I have already published translations of two books by Philippe Sollers—Mysterious Mozart and Casanova the Irresistible. This piece published in The Massachusetts Review is most of a chapter from Vivant Denon, The Knight of the Louvre, a book by Sollers that complements those earlier two. Like Mozart and Casanova, Dominique Vivant Denon is figure from the French Enlightenment whose life Sollers exposes in his inimitable manner: it’s a quirky biography that highlights the features of Denon’s life that particularly speak to Sollers, with his championing of individual values and freedoms. I’m hoping this excerpt will make a publisher realize the entire book should be published for an English-language readership!
Is there any specific music that aids you through the writing or editing process?
I am one of those (few?) people who cannot have any background sounds when I’m writing, translating, editing, even reading. If there is music, I’m listening to it, and not to the music of the writing. There is no way.
Do you have any rituals or traditions that you do in order to write?
Not really, except that I always go to my Dell laptop because I love the touch of the keyboard. I do write directly on the computer. With handwriting, I quickly get a pain in my hands, and my writing isn’t very legible, either. And as I said, it’s better if the room is quiet.
Who typically gets the first read of your work?
I do sometimes ask my husband (a very good reader, though with no particular literary training), and also my daughter (former English major), but where I go for critiques is my writers’ group, the Writers’ Café at the Osher Lifelong Learning Institute at the University of Illinois. I garner good suggestions and objections along with praise and admiration for my skill as a translator—what a good combination!
If you could work in another art form what would it be?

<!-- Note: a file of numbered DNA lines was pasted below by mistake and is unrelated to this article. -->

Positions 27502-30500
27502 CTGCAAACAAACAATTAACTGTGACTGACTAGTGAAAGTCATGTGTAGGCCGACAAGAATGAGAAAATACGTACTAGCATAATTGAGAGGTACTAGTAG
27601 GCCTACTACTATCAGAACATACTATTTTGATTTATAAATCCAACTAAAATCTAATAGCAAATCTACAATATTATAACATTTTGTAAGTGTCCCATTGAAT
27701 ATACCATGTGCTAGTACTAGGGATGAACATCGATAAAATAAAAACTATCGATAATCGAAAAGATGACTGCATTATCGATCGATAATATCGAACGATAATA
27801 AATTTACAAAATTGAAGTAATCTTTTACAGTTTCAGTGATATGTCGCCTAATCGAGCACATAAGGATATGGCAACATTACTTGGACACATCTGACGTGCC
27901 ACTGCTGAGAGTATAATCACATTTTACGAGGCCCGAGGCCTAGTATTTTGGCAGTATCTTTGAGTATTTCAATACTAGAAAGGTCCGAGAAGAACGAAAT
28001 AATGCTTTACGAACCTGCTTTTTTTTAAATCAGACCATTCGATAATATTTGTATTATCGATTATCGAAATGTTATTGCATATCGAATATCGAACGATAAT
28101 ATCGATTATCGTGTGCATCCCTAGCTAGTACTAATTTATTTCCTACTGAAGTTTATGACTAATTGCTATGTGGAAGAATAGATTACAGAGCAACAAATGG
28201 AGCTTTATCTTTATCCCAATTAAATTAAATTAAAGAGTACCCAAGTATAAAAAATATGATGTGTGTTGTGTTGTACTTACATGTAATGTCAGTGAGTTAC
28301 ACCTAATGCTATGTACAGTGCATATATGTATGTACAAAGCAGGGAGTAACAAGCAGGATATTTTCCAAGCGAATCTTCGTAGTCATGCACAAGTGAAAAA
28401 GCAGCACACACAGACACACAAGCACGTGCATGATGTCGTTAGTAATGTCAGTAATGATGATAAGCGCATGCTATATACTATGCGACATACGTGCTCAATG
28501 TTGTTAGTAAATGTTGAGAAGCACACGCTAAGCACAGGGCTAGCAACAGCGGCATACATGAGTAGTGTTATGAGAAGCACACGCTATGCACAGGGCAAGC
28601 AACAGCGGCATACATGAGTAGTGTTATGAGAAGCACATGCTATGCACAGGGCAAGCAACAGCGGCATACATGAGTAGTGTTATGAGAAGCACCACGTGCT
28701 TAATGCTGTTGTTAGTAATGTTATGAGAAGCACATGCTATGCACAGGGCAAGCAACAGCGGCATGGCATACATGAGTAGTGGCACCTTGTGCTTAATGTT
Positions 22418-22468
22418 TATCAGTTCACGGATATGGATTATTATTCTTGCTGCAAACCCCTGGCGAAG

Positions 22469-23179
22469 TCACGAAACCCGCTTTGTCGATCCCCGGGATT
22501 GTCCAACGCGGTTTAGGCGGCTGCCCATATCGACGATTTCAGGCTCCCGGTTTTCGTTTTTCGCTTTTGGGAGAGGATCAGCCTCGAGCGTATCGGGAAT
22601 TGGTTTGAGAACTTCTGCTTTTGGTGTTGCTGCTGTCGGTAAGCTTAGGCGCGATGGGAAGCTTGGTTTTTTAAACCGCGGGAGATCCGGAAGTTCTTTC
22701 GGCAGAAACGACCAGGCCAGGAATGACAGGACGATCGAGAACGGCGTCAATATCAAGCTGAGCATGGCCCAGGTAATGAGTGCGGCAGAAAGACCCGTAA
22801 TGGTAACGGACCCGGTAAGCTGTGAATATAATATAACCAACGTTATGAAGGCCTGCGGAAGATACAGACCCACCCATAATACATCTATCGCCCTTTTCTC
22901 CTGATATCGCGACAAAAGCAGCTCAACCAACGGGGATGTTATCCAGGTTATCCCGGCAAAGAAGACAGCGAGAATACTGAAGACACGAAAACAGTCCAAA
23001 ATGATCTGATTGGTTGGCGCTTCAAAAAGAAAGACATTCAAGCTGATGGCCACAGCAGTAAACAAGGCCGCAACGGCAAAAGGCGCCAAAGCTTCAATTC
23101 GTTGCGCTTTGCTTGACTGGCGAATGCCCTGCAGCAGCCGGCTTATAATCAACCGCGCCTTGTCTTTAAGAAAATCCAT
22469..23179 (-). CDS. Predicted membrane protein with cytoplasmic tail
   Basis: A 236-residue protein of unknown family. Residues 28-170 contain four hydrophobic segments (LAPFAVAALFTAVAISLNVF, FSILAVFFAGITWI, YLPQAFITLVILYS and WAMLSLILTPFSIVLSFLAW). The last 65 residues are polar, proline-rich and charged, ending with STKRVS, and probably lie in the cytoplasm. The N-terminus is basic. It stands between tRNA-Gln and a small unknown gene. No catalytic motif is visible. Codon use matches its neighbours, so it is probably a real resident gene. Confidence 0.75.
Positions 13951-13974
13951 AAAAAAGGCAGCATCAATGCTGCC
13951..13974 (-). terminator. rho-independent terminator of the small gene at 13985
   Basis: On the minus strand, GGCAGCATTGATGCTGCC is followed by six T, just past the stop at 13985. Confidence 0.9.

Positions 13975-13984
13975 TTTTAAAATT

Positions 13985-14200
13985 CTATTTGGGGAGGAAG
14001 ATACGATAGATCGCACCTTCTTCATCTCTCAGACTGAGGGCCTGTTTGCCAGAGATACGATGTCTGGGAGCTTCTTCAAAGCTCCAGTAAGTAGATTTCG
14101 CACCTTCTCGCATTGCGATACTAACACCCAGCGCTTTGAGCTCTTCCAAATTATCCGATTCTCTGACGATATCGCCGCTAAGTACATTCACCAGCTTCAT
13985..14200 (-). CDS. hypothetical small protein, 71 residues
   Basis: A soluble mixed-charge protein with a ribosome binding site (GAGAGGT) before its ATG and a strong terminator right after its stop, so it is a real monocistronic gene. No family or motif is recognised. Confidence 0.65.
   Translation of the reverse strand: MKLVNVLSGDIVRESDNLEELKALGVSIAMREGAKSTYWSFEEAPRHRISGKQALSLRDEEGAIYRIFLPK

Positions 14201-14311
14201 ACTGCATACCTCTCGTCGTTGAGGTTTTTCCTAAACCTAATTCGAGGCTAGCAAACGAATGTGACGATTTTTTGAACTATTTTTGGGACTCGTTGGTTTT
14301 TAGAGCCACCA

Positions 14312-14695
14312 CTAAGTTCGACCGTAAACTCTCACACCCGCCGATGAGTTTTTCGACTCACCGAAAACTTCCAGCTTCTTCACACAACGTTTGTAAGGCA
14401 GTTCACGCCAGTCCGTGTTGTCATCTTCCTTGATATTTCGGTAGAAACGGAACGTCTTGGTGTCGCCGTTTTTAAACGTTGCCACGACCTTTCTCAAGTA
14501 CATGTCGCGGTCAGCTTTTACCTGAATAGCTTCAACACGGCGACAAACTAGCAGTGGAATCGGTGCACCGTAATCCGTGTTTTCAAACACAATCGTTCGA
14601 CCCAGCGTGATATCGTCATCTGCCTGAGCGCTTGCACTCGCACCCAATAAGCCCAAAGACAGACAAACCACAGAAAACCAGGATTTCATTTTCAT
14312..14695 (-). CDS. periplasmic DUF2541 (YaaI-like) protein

I could be a better musician. Violinist.
What are you working on currently?
A remarkable, prize-winning novel by Philippe Forest, L’Enfant éternel, a lyrical telling of the illness and death of his four-year-old daughter Pauline. This book is so good, I couldn’t stop at a translation sample, so I have translated the whole thing and am looking for a publisher. I have titled it The Eternal Child.
I’m also hoping to continue working on Christine Angot’s amazing Le Voyage dans l’Est—The Trip to the East of France, a continuation and completion of her story of incest told most recently in An Impossible Love, which I translated (Archipelago). The Trip to the East of France is unprecedented in its detailed account of Christine’s feelings through several years of being raped by her father.
What are you reading right now?
Four books: Anthony Doerr’s Cloud Cuckoo Land, Tara Westover’s Education, Ian Westermann’s Essential Tennis, and Sato Moughalian’s Feast of Ashes: The Life and Art of David Ohanessian, an artist of ceramic tiles in the early twentieth century.
ARMINE KOTIN MORTIMER, translator and retired professor of French literature, holds the rank of Chevalier dans l’ordre des Palmes académiques, an honor awarded in recognition of her distinguished work on behalf of French culture. She has a PhD from Yale and is the author of numerous scholarly publications, including eighteen articles on Sollers as well as a book in French on Sollers’s Paradis. She has published translations of four French books, The Enchanted Clock by Julia Kristeva, Mysterious Mozart and Casanova the Irresistible by Sollers, and An Impossible Love by Christine Angot, as well as about 128,000 words on and by Kristeva in a book on her work published in 2020. Excerpts from eighteen other literary translations have appeared in literary magazines including 3:AM Magazine, The Brooklyn Rail, Asymptote, Lunch Ticket, LIT Magazine, Delos, and AGNI. For 2020, she obtained the National Endowment for the Arts Fellowship in Translation for the translation of Catherine Cusset’s novel, Un brillant avenir.